Mark Epstein (born 1953) is an American author and psychotherapist, integrating both Buddha's and Sigmund Freud's approaches to trauma, who writes about their interplay. In his most recent book, The Trauma of Everyday Life, he interprets the Buddha’s spiritual journey as grounded in Buddha's personal childhood trauma.
Epstein is a graduate of Harvard College and the Harvard Medical School. After completing his psychiatry residency at what is now New York-Presbyterian Hospital/Weill Cornell Medical Center, he entered the private practice of psychiatry In New York City. He is a Clinical Assistant Professor of Psychiatry at New York University School of Medicine.
Epstein has been a practicing Buddhist since his early twenties, when he traveled to Ajahn Chah's forest Buddhist monastery near Bangkok, Thailand together with his American Buddhist teachers Joseph Goldstein, Jack Kornfield, and Richard Alpert.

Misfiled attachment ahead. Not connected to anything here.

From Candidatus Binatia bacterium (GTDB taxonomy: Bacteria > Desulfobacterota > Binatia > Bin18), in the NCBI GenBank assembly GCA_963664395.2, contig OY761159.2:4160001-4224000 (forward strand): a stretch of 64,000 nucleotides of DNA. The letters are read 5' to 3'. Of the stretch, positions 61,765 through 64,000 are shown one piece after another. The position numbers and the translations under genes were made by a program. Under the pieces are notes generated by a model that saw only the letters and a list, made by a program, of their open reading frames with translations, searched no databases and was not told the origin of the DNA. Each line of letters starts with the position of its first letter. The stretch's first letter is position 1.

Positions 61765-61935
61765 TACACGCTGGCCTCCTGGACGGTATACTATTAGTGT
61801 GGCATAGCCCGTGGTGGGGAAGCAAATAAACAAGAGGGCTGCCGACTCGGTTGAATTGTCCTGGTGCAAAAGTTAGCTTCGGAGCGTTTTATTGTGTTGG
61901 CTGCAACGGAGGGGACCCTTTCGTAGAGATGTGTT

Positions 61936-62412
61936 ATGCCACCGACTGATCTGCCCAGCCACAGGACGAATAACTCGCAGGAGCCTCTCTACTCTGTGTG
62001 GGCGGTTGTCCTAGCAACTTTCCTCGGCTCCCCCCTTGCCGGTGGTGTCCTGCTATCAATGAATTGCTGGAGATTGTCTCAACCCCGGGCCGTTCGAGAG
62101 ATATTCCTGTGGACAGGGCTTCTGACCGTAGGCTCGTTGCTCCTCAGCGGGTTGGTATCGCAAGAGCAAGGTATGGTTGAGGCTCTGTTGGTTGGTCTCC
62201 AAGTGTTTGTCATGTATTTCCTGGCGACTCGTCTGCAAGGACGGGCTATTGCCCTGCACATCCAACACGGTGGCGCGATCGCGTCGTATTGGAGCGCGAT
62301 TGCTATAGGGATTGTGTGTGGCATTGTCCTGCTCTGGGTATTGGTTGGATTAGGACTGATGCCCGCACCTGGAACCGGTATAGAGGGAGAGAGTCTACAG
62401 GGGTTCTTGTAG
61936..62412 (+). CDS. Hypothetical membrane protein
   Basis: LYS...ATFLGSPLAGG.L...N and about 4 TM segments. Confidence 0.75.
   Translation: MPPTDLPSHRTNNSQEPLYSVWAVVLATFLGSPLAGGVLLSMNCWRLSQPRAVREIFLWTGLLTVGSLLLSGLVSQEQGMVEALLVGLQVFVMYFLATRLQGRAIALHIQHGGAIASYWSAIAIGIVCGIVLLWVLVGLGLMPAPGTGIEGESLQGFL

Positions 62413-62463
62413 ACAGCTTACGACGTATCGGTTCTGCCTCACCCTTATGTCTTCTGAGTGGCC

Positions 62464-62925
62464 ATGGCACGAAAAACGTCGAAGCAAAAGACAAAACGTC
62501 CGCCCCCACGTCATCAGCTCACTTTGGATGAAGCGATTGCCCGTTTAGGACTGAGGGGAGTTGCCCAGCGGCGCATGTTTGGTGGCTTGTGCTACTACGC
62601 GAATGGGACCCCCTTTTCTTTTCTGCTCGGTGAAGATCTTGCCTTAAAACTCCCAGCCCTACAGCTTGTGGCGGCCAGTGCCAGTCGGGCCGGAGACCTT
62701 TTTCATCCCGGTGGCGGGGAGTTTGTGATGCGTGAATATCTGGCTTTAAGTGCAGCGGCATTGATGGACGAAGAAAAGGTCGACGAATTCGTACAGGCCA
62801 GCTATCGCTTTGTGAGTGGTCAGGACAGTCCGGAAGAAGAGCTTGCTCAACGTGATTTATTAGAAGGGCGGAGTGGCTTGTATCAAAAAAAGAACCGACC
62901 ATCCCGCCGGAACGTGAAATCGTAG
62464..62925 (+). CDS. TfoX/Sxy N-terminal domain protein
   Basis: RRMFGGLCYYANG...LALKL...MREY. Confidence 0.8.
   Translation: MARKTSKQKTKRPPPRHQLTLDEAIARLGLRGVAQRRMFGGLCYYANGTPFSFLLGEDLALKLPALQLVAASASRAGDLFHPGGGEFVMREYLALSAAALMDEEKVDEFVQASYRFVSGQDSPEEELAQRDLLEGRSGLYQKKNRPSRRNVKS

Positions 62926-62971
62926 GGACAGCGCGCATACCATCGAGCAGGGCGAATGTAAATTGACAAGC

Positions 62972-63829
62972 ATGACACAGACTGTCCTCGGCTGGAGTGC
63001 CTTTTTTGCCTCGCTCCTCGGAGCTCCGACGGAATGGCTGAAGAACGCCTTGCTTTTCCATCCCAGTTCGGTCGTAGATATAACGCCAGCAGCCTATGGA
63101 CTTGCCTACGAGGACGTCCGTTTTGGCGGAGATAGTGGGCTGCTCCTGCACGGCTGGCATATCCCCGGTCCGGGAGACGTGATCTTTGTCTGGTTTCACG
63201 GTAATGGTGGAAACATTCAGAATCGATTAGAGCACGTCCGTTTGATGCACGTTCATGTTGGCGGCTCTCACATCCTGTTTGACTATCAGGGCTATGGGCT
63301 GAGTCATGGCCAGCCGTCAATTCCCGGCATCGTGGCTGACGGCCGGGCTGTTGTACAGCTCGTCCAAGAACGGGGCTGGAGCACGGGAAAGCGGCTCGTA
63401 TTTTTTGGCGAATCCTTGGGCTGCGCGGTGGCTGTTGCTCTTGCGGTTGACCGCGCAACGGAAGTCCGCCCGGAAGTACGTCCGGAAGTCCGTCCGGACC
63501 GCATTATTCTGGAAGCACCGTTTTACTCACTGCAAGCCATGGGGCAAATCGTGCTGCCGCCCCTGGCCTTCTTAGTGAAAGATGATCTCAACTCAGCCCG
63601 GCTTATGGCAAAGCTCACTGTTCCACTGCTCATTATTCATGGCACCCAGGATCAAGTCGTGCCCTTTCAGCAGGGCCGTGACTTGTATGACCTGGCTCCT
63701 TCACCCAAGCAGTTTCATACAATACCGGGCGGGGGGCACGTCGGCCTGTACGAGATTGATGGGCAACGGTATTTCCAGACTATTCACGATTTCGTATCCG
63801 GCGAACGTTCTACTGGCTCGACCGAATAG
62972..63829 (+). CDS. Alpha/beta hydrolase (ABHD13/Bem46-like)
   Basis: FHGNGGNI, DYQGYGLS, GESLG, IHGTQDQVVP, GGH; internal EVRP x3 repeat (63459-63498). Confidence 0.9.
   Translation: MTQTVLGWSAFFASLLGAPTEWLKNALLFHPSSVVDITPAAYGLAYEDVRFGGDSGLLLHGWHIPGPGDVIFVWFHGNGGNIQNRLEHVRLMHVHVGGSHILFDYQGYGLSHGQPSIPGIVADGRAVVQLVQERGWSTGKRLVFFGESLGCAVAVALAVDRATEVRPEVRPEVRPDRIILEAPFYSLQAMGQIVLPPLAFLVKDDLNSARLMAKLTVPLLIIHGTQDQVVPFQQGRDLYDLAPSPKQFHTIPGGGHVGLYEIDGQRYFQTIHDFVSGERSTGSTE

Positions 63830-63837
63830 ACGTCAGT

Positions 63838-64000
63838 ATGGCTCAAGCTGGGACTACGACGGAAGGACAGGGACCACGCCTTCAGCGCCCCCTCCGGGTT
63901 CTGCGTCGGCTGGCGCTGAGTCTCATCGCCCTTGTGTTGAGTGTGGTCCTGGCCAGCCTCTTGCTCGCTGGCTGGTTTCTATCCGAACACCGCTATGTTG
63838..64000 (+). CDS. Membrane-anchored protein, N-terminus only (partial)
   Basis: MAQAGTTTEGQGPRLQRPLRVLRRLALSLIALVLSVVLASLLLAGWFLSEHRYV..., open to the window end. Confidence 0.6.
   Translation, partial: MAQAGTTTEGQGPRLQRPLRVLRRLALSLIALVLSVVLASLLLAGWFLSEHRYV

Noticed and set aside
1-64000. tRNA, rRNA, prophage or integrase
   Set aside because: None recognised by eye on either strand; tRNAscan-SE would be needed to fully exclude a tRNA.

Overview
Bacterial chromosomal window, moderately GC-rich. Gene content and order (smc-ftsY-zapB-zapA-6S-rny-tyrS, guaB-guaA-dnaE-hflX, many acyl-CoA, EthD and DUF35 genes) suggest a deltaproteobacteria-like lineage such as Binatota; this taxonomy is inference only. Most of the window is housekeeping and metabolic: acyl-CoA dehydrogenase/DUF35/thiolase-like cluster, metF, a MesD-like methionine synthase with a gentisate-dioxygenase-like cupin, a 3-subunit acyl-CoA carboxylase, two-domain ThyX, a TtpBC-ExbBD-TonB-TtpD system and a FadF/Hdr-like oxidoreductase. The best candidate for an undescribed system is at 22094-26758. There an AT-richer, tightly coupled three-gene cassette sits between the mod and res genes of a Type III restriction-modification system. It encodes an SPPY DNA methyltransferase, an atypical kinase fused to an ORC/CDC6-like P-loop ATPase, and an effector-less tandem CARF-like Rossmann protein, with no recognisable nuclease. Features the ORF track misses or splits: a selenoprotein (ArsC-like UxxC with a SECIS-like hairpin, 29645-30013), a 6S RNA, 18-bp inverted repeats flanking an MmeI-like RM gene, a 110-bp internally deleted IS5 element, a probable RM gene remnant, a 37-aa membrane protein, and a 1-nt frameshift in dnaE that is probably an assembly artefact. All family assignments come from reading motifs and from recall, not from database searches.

He is a contributing editor to Tricycle: The Buddhist Review and his books include Thoughts Without a Thinker, and Going to Pieces without Falling Apart. Both books deal with the difficult and counter-intuitive Eastern teachings of non-self.
In resisting trauma and in defending ourselves from feeling its full impact, we deprive ourselves of its truth.
- 2018 Advice Not Given: A Guide to Getting Over Yourself, The Penguin Press, ISBN 0399564322
- 2013 The Trauma of Everyday Life, The Penguin Press, ISBN 1-594-20513-2
- 2008 Going on Being: Life at the Crossroads of Buddhism and Psychotherapy, Wisdom Publications, Somerville, Mass., ISBN 0-86171-569-1
- 2008 Psychotherapy Without the Self: A Buddhist Perspective, Yale University Press, New Haven, CT, ISBN 0-300-14313-3
- 2005 Open to Desire: Embracing a Lust for Life, Gotham Books, New York, ISBN 1-59240-108-2
- 1998 Going to Pieces Without Falling Apart, Broadway Books, New York, ISBN 0-7679-0235-1
- 1995 Thoughts Without a Thinker: Psychotherapy from a Buddhist Perspective, Basic Books, New York, ISBN 0-465-03931-6
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